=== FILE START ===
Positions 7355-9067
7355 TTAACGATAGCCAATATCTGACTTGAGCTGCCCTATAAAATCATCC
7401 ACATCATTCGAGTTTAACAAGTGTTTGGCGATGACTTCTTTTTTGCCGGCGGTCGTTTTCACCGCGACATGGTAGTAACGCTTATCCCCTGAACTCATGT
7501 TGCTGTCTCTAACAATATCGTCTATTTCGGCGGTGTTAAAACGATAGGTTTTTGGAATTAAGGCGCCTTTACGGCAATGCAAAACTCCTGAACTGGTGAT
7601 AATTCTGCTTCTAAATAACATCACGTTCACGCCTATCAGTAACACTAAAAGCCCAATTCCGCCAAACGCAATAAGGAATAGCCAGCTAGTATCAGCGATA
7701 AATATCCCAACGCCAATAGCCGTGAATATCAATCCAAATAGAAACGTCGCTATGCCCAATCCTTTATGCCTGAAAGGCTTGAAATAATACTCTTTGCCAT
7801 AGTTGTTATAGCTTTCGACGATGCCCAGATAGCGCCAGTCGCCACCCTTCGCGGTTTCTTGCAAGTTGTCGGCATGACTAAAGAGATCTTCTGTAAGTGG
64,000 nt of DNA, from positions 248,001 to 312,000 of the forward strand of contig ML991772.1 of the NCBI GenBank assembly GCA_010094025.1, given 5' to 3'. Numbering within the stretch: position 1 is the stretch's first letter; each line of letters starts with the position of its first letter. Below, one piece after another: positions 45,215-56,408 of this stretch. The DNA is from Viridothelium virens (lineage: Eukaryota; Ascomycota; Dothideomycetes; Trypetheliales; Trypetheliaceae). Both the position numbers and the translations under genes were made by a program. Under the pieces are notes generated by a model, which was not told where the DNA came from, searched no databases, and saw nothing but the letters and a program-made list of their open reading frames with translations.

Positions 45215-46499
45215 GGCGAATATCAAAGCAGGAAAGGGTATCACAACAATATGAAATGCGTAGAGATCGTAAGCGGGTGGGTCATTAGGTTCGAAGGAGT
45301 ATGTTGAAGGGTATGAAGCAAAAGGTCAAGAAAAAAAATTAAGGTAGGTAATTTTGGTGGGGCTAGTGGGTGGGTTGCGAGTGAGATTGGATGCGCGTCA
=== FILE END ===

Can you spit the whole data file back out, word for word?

Positions 7355-9067
7355 TTAACGATAGCCAATATCTGACTTGAGCTGCCCTATAAAATCATCC
7401 ACATCATTCGAGTTTAACAAGTGTTTGGCGATGACTTCTTTTTTGCCGGCGGTCGTTTTCACCGCGACATGGTAGTAACGCTTATCCCCTGAACTCATGT
7501 TGCTGTCTCTAACAATATCGTCTATTTCGGCGGTGTTAAAACGATAGGTTTTTGGAATTAAGGCGCCTTTACGGCAATGCAAAACTCCTGAACTGGTGAT
7601 AATTCTGCTTCTAAATAACATCACGTTCACGCCTATCAGTAACACTAAAAGCCCAATTCCGCCAAACGCAATAAGGAATAGCCAGCTAGTATCAGCGATA
7701 AATATCCCAACGCCAATAGCCGTGAATATCAATCCAAATAGAAACGTCGCTATGCCCAATCCTTTATGCCTGAAAGGCTTGAAATAATACTCTTTGCCAT
7801 AGTTGTTATAGCTTTCGACGATGCCCAGATAGCGCCAGTCGCCACCCTTCGCGGTTTCTTGCAAGTTGTCGGCATGACTAAAGAGATCTTCTGTAAGTGG
64,000 nt of DNA, from positions 248,001 to 312,000 of the forward strand of contig ML991772.1 of the NCBI GenBank assembly GCA_010094025.1, given 5' to 3'. Numbering within the stretch: position 1 is the stretch's first letter; each line of letters starts with the position of its first letter. Below, one piece after another: positions 45,215-56,408 of this stretch. The DNA is from Viridothelium virens (lineage: Eukaryota; Ascomycota; Dothideomycetes; Trypetheliales; Trypetheliaceae). Both the position numbers and the translations under genes were made by a program. Under the pieces are notes generated by a model, which was not told where the DNA came from, searched no databases, and saw nothing but the letters and a program-made list of their open reading frames with translations.

Positions 45215-46499
45215 GGCGAATATCAAAGCAGGAAAGGGTATCACAACAATATGAAATGCGTAGAGATCGTAAGCGGGTGGGTCATTAGGTTCGAAGGAGT
45301 ATGTTGAAGGGTATGAAGCAAAAGGTCAAGAAAAAAAATTAAGGTAGGTAATTTTGGTGGGGCTAGTGGGTGGGTTGCGAGTGAGATTGGATGCGCGTCA